There is a kind of universality about Christmas that makes it impossible to ignore what it means to more than 30% of the world’s population whose spiritualism is anchored in Christianity. Christmas, whether its story is fiction or fact, remains a religious beacon to fewer people in contrast to the expanding populations across the world. There is no evidence, too, that Christianity maintains a leading position when the religions of the world are assessed on their impact on global affairs. Continue reading Never leave out the ham→
Sitaram and Shubh Divali to the Hindu community and to my beloved country, Trinidad and Tobago. Divali or Deepavali translates to a row of lights or festival of lights and bears a great significance in Hindu culture as it emphasises light over darkness as well as good over evil. Thus, the auspiciousness of this day brings me feelings of joy, happiness and love, which I try my best to share with those around me. Continue reading Letting goodness shine for Divali→
IN ALL the recent instances of wrangling over vaccines from India, a key issue has been left unaddressed.
The heated reactions to both Health Minister Terrence Deyalsingh’s mischaracterisation of the custody chain of vaccines donated by Barbados and Opposition Leader Kamla Persad-Bissessar’s letter to the Indian Prime Minister have deflected attention from a more profound diplomatic quandary which this country faces – as well as Caricom as a whole. Continue reading A passage to India→
The Honourable Mr Justice Frank Seepersad in his electronic Easter Message to the PCTT (Express 13 April, p.17) would seem to posit that the current exponential and unprecedented rate of the destruction of human lives now nearing 100,000 wrought by COVID-19 would appear to be, inter alia, a grim manifestation/reminder of the sovereignty of God over all things. Continue reading Is COVID-19 the Flaunting of God’s Sovereignty?→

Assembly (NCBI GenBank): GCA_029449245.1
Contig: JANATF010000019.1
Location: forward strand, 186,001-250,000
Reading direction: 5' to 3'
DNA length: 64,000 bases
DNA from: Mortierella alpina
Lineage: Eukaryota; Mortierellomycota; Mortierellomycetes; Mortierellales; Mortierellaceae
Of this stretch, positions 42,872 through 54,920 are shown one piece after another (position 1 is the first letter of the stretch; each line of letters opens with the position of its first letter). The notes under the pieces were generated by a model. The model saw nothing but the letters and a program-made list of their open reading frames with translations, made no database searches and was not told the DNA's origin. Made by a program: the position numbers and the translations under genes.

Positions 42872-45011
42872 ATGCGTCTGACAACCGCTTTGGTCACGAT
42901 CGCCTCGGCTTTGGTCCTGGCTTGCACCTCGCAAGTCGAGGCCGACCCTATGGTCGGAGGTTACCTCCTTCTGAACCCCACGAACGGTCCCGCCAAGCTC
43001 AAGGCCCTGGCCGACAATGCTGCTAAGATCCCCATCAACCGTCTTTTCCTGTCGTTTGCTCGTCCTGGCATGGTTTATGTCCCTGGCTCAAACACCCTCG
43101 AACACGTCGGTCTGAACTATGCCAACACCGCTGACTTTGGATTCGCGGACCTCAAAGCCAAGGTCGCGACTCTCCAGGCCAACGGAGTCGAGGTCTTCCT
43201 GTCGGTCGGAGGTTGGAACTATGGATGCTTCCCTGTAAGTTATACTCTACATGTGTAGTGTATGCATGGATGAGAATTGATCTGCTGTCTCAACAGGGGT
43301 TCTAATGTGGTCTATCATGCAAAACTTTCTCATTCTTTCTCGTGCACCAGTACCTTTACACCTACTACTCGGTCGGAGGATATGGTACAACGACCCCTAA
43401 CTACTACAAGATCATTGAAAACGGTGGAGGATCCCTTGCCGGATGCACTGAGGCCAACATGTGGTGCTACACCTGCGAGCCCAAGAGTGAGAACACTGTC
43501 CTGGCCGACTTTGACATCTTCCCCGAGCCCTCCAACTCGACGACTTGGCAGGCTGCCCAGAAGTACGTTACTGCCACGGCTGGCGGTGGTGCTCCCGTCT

Makeda Darius’ response, in song, to Prof Selwyn Cudjoe’s claim that the late Sat Maharaj reminded him of US civil rights activist Martin Luther King Jr, earned her the National Women Action Committee’s (NWAC) National Calypso Queen crown. Her piece was entitled, No Martin. Continue reading Makeda Darius crowned NWAC National Calypso Queen→
One radio host called my comparison of Sat Maharaj with Martin Luther King “sacrilegious” while a caller to another radio station wondered what had happened to Professor Cudjoe since 2011. “I had admired Professor Cudjoe but now I don’t know what has gone wrong with him. Imagine his comparing Sat to Martin Luther King.” These were some of the condemnations that arose from my remarks about Satnarayan Maharaj. Continue reading Sat Maharaj and Martin Luther King→
It is patently clear that Prime Minister Rowley grabbed the quite innocuous, viewed from a local context, but attention-attracting Sat Statement and attempted to clothe it with the now infamous Calcutta Ship robes geared to arrest the declining support for the PNM in Tobago from the rise and rise of the Duke factor.
As I watched the mayhem unfold across Sri Lanka last Sunday, the death toll from multiple bombings at churches and hotels mounting from the initial count of 160 as some of the severely injured succumbed to their injuries, I thought of how fortunate we in Trinidad and Tobago have been thus far. More than that, I wondered if the purveyors of divisiveness, those who routinely stoke the fires of racial, religious and political discord in this otherwise harmonious society, realise the dangers to which they expose us all. Continue reading Stoking the fires of racial discord→
Sanatan Dharma Maha Sabha secretary general Sat Maharaj remained defiant yesterday in the face of a furore over his contentious comments about the people of Tobago and a call from Minority Leader Watson Duke to apologise or face a hate campaign.